Jan 2015 – Dec 2019
Accelerating children's HIV treatment in Africa
Multiple countries – Africa
A global partnership to double the number of children living with HIV receiving life-saving treatment in nine countries in sub-Saharan Africa.
$46,641,084 Multi-Year Grant Value
The initiative will work in nine countries with the highest burden of paediatric HIV, the lowest access to paediatric treatment, and the greatest disparity in treatment coverage for children compared to adults living with HIV. The Accelerating Children's Treatment initiative will help governments to scale up children’s HIV treatment by:
- Identifying babies and young children that are most at-risk of HIV
- Making sure children with HIV are diagnosed and put on treatment
- Making sure national policies support treatment of children with HIV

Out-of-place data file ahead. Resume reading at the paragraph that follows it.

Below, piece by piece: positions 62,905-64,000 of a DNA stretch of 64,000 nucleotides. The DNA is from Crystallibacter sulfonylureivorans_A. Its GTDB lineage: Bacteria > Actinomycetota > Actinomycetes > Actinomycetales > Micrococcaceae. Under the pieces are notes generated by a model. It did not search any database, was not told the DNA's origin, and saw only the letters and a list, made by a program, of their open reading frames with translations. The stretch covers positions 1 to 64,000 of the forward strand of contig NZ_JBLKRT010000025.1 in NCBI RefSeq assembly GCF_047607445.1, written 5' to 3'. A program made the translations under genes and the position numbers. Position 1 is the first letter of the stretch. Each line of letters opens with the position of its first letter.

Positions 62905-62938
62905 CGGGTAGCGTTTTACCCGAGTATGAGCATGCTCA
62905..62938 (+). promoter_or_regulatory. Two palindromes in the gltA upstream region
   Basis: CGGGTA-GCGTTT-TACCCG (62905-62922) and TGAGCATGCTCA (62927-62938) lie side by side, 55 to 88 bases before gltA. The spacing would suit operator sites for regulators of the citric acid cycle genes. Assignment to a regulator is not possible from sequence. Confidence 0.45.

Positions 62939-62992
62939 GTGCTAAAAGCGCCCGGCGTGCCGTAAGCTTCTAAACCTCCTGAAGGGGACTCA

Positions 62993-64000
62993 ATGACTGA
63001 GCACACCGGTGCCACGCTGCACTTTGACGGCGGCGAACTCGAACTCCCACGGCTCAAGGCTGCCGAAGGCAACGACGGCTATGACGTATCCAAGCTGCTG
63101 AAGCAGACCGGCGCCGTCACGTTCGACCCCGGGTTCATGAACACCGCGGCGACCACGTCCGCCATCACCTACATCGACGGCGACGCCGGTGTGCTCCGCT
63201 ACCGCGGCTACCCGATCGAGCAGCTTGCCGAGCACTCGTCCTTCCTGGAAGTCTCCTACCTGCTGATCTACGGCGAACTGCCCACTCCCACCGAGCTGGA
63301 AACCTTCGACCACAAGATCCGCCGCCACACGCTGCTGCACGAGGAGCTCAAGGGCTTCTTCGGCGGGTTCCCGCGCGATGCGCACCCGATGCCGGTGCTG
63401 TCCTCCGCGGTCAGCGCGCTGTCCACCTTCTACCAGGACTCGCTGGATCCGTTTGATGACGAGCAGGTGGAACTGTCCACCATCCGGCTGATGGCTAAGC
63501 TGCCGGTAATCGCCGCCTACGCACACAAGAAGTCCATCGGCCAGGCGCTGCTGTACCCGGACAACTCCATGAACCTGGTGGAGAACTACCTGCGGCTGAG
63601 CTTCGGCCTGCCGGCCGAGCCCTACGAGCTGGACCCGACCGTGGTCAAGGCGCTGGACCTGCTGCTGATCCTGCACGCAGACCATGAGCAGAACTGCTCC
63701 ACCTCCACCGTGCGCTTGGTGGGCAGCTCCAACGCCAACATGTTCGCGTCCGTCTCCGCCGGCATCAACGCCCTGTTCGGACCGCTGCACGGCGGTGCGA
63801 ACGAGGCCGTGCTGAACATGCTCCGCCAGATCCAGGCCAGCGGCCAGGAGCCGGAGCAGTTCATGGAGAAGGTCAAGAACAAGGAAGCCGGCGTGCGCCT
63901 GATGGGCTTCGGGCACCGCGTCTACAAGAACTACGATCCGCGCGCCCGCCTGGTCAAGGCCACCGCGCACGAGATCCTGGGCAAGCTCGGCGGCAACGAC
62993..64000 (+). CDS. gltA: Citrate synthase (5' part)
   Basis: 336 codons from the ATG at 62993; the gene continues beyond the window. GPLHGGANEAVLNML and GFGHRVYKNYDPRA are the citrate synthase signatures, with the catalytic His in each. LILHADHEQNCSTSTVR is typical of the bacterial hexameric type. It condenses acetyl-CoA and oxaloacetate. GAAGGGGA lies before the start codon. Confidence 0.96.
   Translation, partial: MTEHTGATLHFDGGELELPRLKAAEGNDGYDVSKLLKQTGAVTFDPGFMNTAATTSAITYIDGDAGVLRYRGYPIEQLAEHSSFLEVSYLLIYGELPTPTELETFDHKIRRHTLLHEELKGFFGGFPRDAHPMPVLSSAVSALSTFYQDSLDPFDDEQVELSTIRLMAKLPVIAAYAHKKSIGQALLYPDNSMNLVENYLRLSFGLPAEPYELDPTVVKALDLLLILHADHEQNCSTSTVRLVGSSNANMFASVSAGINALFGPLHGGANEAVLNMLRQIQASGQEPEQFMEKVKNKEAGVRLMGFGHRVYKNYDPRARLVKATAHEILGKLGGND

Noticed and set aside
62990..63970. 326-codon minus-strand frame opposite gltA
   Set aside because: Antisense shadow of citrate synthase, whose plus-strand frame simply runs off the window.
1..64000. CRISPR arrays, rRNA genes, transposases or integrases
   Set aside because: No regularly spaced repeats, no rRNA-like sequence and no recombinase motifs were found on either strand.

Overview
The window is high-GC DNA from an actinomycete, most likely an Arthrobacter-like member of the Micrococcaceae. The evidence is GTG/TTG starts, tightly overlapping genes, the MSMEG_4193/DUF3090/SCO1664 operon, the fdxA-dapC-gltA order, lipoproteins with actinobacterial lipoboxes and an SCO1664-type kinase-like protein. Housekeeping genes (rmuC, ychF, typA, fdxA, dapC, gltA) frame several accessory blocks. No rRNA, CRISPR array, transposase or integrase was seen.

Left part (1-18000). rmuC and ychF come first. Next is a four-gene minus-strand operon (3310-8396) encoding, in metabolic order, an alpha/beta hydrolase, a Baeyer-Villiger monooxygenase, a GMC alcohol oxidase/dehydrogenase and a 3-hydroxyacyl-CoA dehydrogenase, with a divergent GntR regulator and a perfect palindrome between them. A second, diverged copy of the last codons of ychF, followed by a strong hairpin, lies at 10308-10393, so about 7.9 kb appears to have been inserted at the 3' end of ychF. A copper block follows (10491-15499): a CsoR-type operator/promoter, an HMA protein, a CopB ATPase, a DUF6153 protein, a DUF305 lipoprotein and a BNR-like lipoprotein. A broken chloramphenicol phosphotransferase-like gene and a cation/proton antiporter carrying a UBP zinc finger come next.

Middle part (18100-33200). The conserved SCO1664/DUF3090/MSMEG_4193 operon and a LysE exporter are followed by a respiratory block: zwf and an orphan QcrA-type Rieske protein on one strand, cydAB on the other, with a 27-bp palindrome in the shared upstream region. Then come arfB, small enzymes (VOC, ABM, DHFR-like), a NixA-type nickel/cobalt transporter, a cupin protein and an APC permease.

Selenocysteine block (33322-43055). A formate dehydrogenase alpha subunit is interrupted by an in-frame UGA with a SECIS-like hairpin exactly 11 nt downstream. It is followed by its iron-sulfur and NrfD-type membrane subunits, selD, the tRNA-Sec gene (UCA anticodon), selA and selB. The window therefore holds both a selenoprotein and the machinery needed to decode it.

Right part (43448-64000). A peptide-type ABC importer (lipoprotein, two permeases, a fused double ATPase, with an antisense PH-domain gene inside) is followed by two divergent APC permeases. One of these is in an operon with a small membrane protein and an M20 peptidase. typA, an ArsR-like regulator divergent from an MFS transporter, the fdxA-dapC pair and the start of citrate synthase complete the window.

- Using information systems to follow mothers and their children and keep them on treatment
- Making sure quality data is gathered and used across public health systems to improve impact and accountability
CIFF funding will go to Kenya, Malawi, Tanzania and Zimbabwe. The other countries are Cameroon, Democratic Republic of Congo, Lesotho, Mozambique and Zambia.
Funding for the programme will also go to the Global Fund to Fight AIDS, Tuberculosis and Malaria to help cover gaps in national paediatric services in the target countries.
The Accelerating Children's Treatment initiative was announced in August 2014 at the United States – Africa Leaders’ Summit in Washington DC.
By the end of September 2015, one year since the Accelerating Children's Treatment (ACT) initiative began, we were on track to meet our goals. We had already doubled the number of children diagnosed with HIV, and almost 450,000 children with HIV in the nine ACT countries are getting life-saving medical treatment. More details on impact can be found here here.